NEW YORK — Big Tech continues to steamroll through the pandemic, and strong gains for some of the market’s most influential companies on Friday helped Wall Street close out its fourth straight winning month.
The S&P 500 rose 24.90 points, or 0.8%, to 3,271.12 following blowout profit reports from Apple and several other tech titans. The gains didn’t come easily, though, and the stock market flipped up and down through the day amid worries about the economy and whether Congress can find agreement on more aid for it.
The Dow Jones Industrial Average was down as many as 300 points before finishing the day up 114.67, or 0.4%, at 26,428.32. The Nasdaq composite jumped 157.64, or 1.5%, to 10,745.27 on the strength for tech stocks, which also accelerated in the last hour of trading.
Despite the gains, caution was clearly present across markets as the coronavirus pandemic continues to cloud the economy’s prospects. The 10-year Treasury yield touched its lowest level since it dropped to a record low in March. Gold also continued its record-setting run as investors searched for safety, while the majority of stocks in the S&P 500 sank.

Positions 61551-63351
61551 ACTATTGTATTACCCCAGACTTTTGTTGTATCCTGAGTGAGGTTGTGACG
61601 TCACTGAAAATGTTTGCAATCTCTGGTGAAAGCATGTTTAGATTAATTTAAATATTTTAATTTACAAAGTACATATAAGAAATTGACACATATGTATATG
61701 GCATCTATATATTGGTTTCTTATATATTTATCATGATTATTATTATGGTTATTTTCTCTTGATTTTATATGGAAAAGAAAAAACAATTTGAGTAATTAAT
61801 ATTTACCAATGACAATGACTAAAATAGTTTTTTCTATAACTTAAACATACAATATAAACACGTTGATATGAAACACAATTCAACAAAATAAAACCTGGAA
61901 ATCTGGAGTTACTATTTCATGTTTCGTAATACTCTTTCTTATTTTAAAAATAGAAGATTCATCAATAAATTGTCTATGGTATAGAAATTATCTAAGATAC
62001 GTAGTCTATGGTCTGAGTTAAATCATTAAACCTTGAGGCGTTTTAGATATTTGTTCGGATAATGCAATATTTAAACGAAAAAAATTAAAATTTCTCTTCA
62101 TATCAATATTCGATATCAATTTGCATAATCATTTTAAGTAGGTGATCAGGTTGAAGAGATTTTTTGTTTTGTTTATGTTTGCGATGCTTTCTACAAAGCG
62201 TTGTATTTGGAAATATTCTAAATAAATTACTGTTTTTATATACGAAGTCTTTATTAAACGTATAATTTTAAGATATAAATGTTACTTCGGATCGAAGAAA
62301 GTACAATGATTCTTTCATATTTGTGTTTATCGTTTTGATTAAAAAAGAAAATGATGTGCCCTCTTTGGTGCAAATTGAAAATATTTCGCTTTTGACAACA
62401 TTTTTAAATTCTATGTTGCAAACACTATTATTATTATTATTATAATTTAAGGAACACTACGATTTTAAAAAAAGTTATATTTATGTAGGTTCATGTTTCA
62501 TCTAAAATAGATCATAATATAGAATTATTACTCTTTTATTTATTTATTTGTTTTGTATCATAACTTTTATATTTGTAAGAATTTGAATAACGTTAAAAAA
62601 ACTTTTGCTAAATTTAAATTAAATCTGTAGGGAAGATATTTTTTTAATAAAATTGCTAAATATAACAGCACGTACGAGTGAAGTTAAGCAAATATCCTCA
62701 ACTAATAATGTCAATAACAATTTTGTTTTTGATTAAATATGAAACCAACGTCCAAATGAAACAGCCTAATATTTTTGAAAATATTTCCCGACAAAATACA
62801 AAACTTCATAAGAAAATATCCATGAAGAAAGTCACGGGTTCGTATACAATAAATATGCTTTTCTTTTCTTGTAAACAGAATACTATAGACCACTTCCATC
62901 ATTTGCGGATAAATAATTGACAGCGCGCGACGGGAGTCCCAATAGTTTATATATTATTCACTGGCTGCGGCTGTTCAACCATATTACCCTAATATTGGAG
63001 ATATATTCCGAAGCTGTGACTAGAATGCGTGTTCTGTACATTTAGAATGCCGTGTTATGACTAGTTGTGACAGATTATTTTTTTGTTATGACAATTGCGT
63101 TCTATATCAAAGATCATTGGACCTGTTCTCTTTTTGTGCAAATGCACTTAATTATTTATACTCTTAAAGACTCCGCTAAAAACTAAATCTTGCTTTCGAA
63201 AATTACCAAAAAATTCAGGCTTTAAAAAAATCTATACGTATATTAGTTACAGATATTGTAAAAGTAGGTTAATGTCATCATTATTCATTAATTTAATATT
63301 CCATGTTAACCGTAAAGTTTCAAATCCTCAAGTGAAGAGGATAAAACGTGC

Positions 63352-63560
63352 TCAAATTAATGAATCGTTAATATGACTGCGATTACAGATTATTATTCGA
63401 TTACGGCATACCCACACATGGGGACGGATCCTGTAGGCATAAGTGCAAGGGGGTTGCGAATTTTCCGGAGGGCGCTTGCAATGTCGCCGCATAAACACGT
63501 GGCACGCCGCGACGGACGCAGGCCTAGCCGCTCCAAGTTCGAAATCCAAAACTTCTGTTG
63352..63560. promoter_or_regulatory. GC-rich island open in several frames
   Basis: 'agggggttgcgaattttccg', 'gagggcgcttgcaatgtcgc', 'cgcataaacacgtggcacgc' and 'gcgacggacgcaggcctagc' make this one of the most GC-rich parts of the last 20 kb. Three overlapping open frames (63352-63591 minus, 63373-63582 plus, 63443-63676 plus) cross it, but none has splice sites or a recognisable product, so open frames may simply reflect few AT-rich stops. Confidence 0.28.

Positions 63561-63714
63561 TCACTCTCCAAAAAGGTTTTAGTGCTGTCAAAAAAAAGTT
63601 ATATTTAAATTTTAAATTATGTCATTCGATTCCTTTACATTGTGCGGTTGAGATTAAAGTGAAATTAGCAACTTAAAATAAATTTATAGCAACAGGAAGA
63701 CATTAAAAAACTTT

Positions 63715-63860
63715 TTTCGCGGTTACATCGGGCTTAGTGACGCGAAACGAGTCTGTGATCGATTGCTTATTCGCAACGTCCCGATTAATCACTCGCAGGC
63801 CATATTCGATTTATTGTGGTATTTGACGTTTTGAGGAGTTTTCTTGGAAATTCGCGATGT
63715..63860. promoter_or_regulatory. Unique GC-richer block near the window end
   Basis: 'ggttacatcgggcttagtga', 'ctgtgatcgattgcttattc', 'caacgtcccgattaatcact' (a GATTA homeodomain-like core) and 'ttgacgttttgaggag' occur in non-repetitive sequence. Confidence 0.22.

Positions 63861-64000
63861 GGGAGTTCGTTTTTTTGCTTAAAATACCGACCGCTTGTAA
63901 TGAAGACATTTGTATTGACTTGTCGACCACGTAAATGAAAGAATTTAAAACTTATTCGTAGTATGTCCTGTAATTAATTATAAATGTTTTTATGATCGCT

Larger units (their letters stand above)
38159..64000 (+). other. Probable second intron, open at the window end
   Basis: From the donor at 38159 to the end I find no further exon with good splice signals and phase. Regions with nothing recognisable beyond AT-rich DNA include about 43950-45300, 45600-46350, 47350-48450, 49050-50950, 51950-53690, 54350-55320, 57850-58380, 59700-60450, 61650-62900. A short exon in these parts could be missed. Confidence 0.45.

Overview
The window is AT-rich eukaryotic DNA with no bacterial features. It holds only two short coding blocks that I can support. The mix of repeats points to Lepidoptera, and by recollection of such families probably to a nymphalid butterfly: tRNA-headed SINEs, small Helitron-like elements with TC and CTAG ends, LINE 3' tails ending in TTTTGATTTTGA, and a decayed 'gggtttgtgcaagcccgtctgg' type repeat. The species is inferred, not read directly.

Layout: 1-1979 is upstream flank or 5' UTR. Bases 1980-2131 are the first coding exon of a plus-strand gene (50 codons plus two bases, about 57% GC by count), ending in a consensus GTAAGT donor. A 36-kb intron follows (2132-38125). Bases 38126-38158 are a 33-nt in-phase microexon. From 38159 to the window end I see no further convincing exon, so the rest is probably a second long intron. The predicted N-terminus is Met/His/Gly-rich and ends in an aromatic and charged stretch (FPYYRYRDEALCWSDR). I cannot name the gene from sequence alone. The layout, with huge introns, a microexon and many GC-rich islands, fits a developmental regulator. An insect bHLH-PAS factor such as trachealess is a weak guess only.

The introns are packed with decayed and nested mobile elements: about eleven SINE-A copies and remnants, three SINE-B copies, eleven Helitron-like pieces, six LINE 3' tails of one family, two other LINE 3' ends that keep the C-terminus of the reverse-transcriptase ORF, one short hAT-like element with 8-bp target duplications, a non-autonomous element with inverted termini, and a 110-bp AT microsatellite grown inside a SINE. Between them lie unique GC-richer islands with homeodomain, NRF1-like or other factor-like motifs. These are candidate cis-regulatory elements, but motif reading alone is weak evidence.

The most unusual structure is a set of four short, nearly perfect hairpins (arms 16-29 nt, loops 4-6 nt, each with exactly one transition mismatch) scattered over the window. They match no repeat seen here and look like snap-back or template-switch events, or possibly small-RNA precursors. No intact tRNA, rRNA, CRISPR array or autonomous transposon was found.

Among the laggards were companies that most need the economy to get back to “normal” and the pandemic to subside, including many in the travel industry.
Expedia Group slumped 4.6% after it reported weaker results for the latest quarter than Wall Street expected. The company’s CEO, Peter Kern, called it “likely the worst quarter the travel industry has seen in modern history.”
Energy companies were also weak as the pandemic sucked away demand for oil. Chevron dropped 2.7% after it reported a worse loss for its latest quarter than Wall Street expected.
The economy cratered to its worst quarterly performance on record during the spring, and worries are high that continuing waves of coronavirus infections may halt what had been a budding recovery. An extra $600 in weekly unemployment benefits from the U.S. government is expiring with July’s end, and Congress continues to argue about how to provide more support for the economy.
Whether Washington can agree on more aid for out-of-work Americans — and quickly — is the biggest risk for the market in the near term, said Yung-Yu Ma, chief investment strategist at BMO Wealth Management.